It’s a part of marketing that so many companies forget but is so essential. No matter how slick the marketing plan, true marketing success lies in the few moments of interaction between the customer and whoever (or whatever) you’ve placed on the front lines to deal with them.

Management needs to learn how to put that part in place before any of the other parts.

Hopefully, the right people will read Frankel’s book and take his lessons to heart. It looks to be an interesting read.

What are you selling?

In my hometown, there’s an annual downtown event that celebrates different nationalities. During this celebration of different cultures, there has been a three-on-three basketball tournament, “Teen Idol” competition, and they sell lots of funnelcakes and corndogs. The organizers say that the festival really shows the international flavor of the community.

The question is: Is it a celebration of ethnic cultures — or a circus/carnival?

A couple of years ago, the A.D. at the local college was excited about the fact that alcohol was now allowed on campus during certain sports event. He was bragging about increased attendance at the baseball games. He said it was because people were really behind the team.

The question is: Are you running a collegiate athletic program — or a bar?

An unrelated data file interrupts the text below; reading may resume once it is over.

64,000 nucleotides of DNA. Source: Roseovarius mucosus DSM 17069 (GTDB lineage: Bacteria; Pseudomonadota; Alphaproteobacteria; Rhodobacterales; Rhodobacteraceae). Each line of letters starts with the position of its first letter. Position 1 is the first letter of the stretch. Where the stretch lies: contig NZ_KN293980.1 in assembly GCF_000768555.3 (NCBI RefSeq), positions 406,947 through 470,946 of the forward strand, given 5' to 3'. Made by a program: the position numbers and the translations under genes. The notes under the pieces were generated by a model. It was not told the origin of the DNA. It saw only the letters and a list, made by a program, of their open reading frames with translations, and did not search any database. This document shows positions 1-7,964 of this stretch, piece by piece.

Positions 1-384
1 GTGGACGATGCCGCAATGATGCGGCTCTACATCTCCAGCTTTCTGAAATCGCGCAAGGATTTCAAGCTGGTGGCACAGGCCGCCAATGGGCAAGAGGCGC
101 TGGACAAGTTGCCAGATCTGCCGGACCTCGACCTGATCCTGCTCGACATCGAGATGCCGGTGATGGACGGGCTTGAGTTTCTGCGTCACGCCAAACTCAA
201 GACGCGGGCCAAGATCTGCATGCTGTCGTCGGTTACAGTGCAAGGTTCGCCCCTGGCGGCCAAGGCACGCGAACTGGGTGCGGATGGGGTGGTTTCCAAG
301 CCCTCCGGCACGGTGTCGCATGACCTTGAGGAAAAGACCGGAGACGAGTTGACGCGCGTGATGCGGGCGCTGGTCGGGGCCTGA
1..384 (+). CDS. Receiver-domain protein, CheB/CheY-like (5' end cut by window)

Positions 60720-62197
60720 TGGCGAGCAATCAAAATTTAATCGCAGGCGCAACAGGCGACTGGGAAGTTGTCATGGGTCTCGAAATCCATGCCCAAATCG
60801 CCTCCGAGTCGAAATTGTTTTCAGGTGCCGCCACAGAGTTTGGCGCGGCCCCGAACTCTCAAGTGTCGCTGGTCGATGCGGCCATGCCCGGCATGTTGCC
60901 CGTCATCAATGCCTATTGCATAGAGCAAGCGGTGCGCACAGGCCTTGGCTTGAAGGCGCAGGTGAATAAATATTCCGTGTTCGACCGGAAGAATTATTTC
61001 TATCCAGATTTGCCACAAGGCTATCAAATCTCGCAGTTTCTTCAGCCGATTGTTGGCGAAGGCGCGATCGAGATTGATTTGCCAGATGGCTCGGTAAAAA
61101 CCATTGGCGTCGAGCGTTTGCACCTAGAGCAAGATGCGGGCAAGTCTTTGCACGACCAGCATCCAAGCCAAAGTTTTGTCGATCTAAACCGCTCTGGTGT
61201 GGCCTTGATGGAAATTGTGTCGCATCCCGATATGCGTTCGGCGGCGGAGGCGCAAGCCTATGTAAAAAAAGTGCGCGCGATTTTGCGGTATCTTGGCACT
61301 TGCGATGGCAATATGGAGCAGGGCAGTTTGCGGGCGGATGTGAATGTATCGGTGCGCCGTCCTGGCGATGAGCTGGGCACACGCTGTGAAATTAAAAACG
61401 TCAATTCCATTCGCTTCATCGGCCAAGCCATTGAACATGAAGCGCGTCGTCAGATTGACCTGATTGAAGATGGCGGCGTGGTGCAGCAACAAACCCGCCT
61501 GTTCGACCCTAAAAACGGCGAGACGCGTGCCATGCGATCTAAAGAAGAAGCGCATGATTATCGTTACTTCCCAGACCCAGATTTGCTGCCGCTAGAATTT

A radio station decided it would be a good idea to sell sponsorships to their advertisers on refrigerator magnets that had emergency numbers on them. It was a huge success. But the sales manager can’t figure out why sales are down on radio airtime.

The question is: Does a media outlet sell quick-profit gimmicks and promotions — or their media reach?

There’s nothing wrong with carnivals, bars, and magnets. But you have to be true to your core mission if you want to be successful in the long term.

Because a few of those people attending the ethnic festival want to see the mariachis, eat an egg roll, and watch the spanish dancers. Each year as the corndog crowd grows, these core users will fade away. And then what will the organizers be left with?

It’s dangerous to look at this week’s sales numbers or attendance at the last ballgame and try to figure out a gimmick to get them up for next time. You might see short-term gains. But make sure your short-term gain isn’t killing your long term prospects.